In what now feels like eons ago, in my pre-camp podcast with KD, I noted that NFL teams schedule camp practices around the same principles that drive their in-season practice weeks. In the first three days of camp, the Cowboys roughly adhered to this weekly schedule:
Day one: base offense (in-season, this happens on Wednesdays)
Day two: third down plays (in-season on Thursdays)
Day three: a reprise of the material from days one and two
The Cowboys are treating the camp schedule as if it were a long game week. Thus, on day four, we were treated to the two-minute and no-huddle pages from Jason Garrett's playbook, which happens on Fridays during game weeks in-season. We got a heavy diet of three- and four-receiver sets and the defenses (largely nickel) designed to stop them. For the football geeks among our readership, the offense deployed almost exclusively in "11" personnel (one back and one tight end) and the shotgun variant, "s11."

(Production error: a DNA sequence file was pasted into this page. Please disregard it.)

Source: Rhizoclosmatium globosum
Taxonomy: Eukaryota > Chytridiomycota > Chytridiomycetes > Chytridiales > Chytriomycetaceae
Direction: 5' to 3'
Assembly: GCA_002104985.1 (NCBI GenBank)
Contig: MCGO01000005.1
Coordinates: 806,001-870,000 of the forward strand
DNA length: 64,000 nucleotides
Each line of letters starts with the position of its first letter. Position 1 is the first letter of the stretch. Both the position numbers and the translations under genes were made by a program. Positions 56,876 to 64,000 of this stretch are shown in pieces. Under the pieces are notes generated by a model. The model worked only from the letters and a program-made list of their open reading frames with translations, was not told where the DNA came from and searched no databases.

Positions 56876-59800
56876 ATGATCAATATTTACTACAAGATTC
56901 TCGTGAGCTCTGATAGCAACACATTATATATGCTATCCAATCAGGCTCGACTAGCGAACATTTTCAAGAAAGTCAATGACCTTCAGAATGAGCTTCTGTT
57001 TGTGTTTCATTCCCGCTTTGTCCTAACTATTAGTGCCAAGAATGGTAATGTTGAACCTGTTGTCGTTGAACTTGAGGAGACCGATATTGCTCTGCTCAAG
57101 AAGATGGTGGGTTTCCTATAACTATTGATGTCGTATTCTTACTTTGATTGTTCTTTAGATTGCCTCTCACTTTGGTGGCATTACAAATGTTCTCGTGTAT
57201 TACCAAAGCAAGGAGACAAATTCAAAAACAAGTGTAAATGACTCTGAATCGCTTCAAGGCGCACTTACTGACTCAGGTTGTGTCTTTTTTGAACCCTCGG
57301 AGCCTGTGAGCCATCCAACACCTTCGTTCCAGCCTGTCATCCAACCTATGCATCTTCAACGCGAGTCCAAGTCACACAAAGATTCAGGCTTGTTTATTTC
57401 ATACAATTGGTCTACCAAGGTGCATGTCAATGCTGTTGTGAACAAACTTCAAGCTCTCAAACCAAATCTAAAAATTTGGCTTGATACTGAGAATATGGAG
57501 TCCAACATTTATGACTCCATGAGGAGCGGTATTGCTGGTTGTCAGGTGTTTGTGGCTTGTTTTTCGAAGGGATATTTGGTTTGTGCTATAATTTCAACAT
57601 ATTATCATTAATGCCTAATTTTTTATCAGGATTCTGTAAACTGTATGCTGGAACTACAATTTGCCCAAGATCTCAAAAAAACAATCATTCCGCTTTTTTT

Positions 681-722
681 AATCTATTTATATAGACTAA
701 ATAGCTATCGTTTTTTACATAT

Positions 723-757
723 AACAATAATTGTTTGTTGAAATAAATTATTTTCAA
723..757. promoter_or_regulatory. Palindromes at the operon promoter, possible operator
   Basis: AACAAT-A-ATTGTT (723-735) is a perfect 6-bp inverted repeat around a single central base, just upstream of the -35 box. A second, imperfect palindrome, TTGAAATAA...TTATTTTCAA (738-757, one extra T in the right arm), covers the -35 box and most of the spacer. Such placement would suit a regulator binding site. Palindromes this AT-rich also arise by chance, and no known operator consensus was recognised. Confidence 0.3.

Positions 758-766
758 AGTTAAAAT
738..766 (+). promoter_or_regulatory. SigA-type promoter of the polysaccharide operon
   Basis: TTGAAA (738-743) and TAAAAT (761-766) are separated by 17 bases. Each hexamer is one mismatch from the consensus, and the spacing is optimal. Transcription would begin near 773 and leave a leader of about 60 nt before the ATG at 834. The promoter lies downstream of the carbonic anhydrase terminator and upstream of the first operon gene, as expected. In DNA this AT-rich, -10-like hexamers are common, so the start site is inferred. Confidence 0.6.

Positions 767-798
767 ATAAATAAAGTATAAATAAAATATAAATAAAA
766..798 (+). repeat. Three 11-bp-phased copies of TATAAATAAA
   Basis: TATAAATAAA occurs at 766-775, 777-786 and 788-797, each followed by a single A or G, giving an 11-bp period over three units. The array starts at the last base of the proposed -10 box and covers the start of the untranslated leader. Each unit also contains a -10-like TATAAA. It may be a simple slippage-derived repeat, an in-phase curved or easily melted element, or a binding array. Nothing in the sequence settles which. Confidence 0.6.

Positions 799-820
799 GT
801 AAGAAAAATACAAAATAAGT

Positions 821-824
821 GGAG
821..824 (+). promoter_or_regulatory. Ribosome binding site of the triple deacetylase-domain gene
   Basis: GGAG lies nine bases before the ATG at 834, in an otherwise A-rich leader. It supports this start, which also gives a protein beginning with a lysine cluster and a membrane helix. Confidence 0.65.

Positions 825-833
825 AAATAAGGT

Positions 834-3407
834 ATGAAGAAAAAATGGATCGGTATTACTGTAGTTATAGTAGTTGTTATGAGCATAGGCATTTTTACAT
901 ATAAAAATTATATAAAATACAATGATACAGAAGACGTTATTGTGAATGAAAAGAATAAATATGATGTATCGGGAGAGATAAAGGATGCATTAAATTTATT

Because clock management is such a crucial aspect of two-minute and no-huddle situations, a primary focus of today's work was getting to the line quickly and efficiently after each play. Garrett emphasizes situational football, and tries to incorporate as many game situations as possible so that his players can get used to behaving and executing as they would were they in a game. Today, this desire manifest in a two-minute drill, complete with officials and a ticking game clock, to complete the final team period. I'll have more on the specifics on Romo's "game-winning" drive in my full report, which you should expect tomorrow morning.
Until then, please allow a few scattered thoughts from today's session to when your appetites:
- The Cowboys added two new bodies to their depleted defensive line corps.During the first two years of the new CBA, teams had to wait two days after a player's arrival before he cold participate in a padded practice. This is no longer the case, and both George Selvie and Landon Cohen seemingly got off the bus, slipped on a jersey on the way to the practice field and jumped right into the fray. Not only did they hold their own, but each of them actually made a few nice plays. When an organization brings in camp bodies, the fervent hope is that they will provide competitive snaps, so that their opposites, in this case players like David Arkin, Ray Dominguez and Darrion Weems, will be able to maximize their reps. Today, both of the newbies seems to fulfill this hope.